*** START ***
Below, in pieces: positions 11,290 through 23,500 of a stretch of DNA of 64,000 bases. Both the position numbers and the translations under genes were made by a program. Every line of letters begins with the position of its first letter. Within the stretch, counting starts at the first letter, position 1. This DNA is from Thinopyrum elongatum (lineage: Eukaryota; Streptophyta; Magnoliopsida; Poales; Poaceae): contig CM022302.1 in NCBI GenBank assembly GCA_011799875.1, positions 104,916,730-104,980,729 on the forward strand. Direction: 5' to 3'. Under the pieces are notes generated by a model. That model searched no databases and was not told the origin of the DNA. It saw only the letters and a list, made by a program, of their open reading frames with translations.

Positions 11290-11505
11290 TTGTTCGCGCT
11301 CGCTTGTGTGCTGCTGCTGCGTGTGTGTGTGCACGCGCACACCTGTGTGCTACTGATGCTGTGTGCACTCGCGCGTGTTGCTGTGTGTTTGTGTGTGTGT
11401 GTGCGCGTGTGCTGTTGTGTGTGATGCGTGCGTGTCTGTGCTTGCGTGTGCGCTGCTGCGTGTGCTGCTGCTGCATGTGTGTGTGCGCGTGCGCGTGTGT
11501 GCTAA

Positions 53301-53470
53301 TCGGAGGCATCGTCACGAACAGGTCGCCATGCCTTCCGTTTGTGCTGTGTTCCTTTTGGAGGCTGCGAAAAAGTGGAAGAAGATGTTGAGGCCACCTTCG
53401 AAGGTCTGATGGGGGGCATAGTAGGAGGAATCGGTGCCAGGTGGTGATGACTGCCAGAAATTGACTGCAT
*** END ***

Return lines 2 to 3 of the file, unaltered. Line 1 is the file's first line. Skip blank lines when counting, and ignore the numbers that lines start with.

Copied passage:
Positions 11290-11505
11290 TTGTTCGCGCT